The actions come amid widespread anxiety over the Delta variant, which is interfering with a smooth return to school. With more students back in class across the country, schools are reverting to remote learning due to COVID-19 outbreaks. According to Burbio’s weekly tracker, 1,400 schools in 35 states were closed as of last Sunday, about twice as many as the week before. Others are sending thousands of students home to quarantine, and hospitalization rates among children are the highest in states with the lowest vaccination rates.
“We’re in the tough stretch, and it could last for a while,” Biden said, adding that stricter vaccine requirements are needed. “This is not about freedom or personal choice. It’s about protecting yourself and those around you.”
Martinez criticized the administration, however, for not stepping up efforts to get vaccines approved for younger children and broadly publicizing clinical trial data that can strengthen confidence among parents.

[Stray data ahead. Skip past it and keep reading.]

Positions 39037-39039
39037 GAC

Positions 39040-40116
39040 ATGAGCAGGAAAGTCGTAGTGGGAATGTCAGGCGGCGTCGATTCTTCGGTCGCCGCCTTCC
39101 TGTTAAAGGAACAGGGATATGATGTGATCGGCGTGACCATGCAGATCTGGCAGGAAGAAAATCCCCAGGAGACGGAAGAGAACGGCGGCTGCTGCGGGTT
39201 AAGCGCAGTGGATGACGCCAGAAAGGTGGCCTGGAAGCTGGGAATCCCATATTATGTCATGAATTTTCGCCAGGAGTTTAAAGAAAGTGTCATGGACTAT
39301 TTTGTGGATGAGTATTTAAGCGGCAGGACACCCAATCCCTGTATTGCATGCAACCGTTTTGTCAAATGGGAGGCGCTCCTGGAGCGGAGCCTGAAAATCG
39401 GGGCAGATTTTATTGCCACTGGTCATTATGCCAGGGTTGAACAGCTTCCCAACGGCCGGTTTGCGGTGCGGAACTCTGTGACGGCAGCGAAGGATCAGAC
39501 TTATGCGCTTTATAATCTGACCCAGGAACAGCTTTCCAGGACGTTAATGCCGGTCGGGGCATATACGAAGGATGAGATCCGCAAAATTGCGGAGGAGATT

“Here we are in September and I’m not hearing anything about it,” he said. “We need a national bold stance on vaccines. We’re held hostage by this virus.”
Emergency use authorization was initially expected in the fall, but in August, the Food and Drug Administration said it likely won’t be until the end of the year.
Biden’s announcement included a new grant program, using school safety funds, to help districts like Martinez’s that are facing funding loss and litigation related to mask mandates and other COVID-19 precautions.
“We should be thanking districts for using proven strategies that will keep schools open and safe, not punishing them,” Secretary of Education Miguel Cardona said in a statement. “We stand with the dedicated educators doing the right thing to protect their school communities, and this program will allow them to continue that critical work of keeping students safe.”